Seeing as Australian Gothic movies tend to feature British characters struggling to cope with untamed Australia, it makes sense that the first major movie of its type was made by a British cinematographer-director. Fresh off the back of the mind-bending Performance (1970), Nicolas Roeg travelled to the world’s last frontier to adapt James Vance Marshall’s novel of the same name, in which two young siblings have to fend for themselves in the outback following a sour twist of fate. While Walkabout would appear to tackle the issue of colonialism head-on (a topic intrinsically linked to the Gothic in Australia), Roeg states that the film is in fact “a simple story […] addressing the most basic human themes: birth, death, mutability”.
It’s the latter aspect that makes Walkabout so gripping in the face of all its beauty. As the film’s cinematographer, Roeg works with editor Antony Gibbs to present the outback as truly otherworldly, fluently transforming it from a magnificent landscape to a deadly wasteland and back again in the tiny space in between cuts. What is originally a nice spot for a picnic switches seamlessly into a zone of abject terror, inspired by the heat or metaphysical factors that take hold of the mentalities of those involved. For the children, it takes a final flashback scene – and a wonderfully wistful glance – recounting the changes they’ve experienced for it to become apparent just how much the unfamiliar, occasionally monstrous Australian setting has transformed them too.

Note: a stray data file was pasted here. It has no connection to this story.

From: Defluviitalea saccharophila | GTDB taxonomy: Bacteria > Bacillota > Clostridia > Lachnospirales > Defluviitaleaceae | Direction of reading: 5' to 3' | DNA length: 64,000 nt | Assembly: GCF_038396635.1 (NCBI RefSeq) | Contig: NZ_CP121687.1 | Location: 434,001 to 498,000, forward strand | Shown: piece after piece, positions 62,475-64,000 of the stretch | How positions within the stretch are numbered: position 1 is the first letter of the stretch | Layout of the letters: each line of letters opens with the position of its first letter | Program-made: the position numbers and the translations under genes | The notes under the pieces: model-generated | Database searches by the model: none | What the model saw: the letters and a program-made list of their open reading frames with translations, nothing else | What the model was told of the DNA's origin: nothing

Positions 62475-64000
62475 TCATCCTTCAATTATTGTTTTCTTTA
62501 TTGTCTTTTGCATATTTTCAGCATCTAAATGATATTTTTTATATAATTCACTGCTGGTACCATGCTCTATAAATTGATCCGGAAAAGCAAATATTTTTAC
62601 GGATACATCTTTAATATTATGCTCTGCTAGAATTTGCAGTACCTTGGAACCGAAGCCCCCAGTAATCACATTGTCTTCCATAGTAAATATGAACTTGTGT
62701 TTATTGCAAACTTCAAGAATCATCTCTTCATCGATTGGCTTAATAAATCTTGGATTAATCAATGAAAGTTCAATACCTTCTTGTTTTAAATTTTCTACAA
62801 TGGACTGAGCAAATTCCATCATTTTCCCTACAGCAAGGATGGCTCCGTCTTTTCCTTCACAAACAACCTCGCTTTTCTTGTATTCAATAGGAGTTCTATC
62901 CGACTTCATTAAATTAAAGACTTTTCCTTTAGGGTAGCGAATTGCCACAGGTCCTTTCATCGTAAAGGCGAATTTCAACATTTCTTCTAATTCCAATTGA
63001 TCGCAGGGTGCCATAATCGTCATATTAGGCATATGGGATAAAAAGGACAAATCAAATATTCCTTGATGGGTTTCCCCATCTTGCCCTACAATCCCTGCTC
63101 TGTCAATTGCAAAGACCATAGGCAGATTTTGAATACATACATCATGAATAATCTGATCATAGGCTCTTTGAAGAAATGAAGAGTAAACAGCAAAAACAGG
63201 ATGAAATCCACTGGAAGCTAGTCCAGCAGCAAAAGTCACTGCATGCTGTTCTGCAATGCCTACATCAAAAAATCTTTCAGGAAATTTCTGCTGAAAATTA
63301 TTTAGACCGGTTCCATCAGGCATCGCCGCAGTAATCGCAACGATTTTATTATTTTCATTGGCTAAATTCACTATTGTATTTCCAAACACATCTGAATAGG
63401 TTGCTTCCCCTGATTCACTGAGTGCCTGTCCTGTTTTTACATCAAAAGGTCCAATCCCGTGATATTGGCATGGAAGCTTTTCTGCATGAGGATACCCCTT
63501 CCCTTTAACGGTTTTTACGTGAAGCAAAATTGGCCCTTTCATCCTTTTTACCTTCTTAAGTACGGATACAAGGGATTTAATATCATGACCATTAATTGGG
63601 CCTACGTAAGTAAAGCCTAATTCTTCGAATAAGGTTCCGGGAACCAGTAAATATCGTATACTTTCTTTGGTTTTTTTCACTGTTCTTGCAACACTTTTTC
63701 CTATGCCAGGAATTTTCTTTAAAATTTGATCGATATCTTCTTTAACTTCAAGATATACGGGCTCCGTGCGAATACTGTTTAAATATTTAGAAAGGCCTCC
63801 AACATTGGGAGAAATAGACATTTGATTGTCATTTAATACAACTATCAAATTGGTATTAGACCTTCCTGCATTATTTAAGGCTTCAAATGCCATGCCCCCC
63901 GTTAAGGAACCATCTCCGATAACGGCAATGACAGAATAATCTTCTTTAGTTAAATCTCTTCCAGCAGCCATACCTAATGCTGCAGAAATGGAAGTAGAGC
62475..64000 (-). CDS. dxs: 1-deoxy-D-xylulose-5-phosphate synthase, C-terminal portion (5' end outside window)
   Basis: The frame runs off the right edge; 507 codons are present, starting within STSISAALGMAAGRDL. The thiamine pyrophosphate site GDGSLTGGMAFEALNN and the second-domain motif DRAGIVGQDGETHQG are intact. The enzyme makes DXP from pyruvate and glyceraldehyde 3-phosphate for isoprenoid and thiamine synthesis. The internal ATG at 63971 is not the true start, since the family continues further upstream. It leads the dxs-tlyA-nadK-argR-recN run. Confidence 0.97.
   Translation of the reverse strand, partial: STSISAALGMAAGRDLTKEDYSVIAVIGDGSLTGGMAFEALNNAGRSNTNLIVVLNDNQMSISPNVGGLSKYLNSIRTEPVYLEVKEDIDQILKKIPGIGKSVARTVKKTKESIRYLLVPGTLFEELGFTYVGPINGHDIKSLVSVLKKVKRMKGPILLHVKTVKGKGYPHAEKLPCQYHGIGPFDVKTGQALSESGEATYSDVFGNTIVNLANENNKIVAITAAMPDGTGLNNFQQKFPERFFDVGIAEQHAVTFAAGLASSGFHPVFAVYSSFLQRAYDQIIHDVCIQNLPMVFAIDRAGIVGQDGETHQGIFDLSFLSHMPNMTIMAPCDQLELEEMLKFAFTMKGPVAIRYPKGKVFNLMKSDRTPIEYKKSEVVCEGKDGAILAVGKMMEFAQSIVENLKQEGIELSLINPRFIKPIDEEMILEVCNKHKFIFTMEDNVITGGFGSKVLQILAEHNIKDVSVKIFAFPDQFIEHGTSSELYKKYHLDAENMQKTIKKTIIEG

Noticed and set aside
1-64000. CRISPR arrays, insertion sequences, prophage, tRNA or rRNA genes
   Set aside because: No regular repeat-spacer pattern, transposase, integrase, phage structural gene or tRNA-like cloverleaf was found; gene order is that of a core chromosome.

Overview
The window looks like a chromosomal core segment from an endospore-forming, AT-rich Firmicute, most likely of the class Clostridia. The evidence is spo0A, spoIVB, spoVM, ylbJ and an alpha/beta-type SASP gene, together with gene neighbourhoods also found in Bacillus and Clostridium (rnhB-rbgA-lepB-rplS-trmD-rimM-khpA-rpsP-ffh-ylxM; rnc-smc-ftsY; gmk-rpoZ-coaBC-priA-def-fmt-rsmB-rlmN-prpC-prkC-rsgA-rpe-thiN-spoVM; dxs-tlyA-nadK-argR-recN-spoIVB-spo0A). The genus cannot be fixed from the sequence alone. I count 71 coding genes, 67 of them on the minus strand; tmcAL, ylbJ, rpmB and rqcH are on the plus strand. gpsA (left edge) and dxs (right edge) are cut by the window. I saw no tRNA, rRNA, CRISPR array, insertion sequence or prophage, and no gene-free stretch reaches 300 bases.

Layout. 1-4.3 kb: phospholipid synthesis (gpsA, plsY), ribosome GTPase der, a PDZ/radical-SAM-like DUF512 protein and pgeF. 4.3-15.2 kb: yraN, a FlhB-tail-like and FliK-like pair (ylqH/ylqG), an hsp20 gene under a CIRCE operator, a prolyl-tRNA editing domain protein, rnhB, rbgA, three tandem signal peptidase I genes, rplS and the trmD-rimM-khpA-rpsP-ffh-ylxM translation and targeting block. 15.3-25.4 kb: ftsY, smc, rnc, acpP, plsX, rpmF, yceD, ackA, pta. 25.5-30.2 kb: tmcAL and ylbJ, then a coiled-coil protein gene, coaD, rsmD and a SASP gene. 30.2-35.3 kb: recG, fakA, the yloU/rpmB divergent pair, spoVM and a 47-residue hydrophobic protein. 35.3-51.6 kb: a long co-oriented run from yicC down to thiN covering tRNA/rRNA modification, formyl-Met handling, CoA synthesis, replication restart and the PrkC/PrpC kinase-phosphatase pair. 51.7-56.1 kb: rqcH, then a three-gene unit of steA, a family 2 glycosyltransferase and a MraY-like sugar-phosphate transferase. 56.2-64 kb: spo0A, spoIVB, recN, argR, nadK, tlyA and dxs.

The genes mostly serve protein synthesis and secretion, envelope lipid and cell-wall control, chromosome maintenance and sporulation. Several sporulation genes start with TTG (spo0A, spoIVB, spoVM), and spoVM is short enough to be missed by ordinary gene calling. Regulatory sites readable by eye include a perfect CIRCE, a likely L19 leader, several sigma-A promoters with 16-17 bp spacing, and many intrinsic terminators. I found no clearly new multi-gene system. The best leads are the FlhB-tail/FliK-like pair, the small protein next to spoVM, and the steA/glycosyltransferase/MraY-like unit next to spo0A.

Walkabout establishes many of the tropes that persist in Australian Gothic films, and while it isn’t overtly supernatural as with Picnic at Hanging Rock (1975), it nevertheless illustrates the outback as a weird place full of weird spectacles. Roeg enhances this by opening the movie with disinterested shots of bustling, antiseptic Adelaide, and then by introducing an unidentified anxiety as soon as the children’s doomed father parks in an isolated location, somewhere out in the desert. With the frenetic editing that is common in Roeg’s films, Walkabout drifts into states of heightened emotion and reality, as characters navigate a sublime region that has the power to affect them externally or internally, and with no way to combat its deadly reach.